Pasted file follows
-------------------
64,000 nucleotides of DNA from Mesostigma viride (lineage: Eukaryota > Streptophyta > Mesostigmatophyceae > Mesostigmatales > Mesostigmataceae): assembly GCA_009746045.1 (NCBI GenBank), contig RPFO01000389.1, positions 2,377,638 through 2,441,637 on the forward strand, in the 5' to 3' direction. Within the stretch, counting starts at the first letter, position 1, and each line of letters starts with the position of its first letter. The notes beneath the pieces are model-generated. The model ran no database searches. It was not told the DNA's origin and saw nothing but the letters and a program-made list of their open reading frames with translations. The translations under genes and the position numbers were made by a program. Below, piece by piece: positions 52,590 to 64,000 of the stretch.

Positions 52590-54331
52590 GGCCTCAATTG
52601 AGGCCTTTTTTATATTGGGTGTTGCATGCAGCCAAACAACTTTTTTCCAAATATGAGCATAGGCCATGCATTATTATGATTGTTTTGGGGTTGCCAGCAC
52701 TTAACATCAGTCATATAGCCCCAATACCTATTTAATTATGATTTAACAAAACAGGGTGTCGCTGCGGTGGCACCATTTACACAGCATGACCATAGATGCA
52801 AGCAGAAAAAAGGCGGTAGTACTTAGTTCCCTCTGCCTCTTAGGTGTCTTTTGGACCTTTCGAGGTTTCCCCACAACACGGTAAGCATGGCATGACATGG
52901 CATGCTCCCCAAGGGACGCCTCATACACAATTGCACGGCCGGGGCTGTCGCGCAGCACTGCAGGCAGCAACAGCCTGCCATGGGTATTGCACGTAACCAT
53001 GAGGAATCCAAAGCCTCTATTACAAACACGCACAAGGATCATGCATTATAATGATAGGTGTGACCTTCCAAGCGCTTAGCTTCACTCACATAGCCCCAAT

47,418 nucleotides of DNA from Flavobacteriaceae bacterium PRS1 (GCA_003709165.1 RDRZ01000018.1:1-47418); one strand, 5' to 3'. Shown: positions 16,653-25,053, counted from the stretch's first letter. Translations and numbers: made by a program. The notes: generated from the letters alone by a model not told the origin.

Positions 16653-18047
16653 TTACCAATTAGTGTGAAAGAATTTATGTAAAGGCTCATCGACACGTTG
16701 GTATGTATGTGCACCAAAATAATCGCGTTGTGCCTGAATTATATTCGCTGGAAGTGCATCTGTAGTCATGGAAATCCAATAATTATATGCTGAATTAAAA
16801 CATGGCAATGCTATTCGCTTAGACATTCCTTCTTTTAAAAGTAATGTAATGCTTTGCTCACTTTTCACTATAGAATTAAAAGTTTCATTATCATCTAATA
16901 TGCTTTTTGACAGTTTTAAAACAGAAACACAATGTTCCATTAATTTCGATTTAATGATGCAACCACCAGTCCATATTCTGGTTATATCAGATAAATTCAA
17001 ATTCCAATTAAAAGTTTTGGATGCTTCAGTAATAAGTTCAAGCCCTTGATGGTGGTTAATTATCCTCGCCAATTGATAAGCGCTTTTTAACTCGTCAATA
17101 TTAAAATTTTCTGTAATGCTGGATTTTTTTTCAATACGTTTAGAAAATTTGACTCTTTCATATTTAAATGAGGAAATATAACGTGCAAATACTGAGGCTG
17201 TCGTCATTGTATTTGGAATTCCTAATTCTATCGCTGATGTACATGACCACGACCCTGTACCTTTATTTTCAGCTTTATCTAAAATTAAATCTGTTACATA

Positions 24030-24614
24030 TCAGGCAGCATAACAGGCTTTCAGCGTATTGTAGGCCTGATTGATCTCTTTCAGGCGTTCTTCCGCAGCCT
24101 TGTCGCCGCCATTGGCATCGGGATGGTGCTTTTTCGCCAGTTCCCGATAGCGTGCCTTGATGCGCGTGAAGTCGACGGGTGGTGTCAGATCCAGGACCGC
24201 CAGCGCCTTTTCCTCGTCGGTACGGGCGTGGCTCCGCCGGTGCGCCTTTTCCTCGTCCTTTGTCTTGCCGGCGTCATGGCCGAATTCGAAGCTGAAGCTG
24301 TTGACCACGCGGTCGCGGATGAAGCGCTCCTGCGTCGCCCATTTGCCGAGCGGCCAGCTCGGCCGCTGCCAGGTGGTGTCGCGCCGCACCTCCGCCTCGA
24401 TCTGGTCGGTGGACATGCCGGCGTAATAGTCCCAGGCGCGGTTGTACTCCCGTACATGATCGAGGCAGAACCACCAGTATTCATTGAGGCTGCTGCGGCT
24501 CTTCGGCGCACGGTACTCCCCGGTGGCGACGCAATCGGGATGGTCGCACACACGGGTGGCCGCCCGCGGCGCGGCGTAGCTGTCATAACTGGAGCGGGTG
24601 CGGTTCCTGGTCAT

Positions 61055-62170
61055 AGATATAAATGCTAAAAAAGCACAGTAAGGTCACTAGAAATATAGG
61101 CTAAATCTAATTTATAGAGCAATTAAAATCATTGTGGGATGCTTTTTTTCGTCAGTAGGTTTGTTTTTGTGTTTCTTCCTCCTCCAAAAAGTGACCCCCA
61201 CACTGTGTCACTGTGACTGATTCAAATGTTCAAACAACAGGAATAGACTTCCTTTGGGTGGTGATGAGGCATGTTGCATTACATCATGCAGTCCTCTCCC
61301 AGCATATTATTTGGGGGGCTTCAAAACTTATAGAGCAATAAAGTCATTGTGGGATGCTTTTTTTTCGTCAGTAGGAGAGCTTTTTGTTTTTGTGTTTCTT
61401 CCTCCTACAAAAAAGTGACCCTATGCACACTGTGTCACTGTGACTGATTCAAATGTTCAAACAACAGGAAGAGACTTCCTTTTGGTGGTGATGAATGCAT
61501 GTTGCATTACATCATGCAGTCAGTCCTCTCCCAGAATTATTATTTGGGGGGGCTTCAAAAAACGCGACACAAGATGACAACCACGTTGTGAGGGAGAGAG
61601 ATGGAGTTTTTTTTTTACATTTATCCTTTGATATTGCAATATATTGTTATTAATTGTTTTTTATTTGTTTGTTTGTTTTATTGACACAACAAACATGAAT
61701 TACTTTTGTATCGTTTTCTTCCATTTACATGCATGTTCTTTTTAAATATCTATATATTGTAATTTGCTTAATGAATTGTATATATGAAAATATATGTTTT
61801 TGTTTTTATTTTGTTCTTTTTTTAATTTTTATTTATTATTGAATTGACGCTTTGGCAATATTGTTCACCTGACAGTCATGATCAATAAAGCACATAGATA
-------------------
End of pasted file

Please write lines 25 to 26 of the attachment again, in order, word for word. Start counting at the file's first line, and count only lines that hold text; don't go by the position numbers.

24601 CGGTTCCTGGTCAT

Positions 61055-62170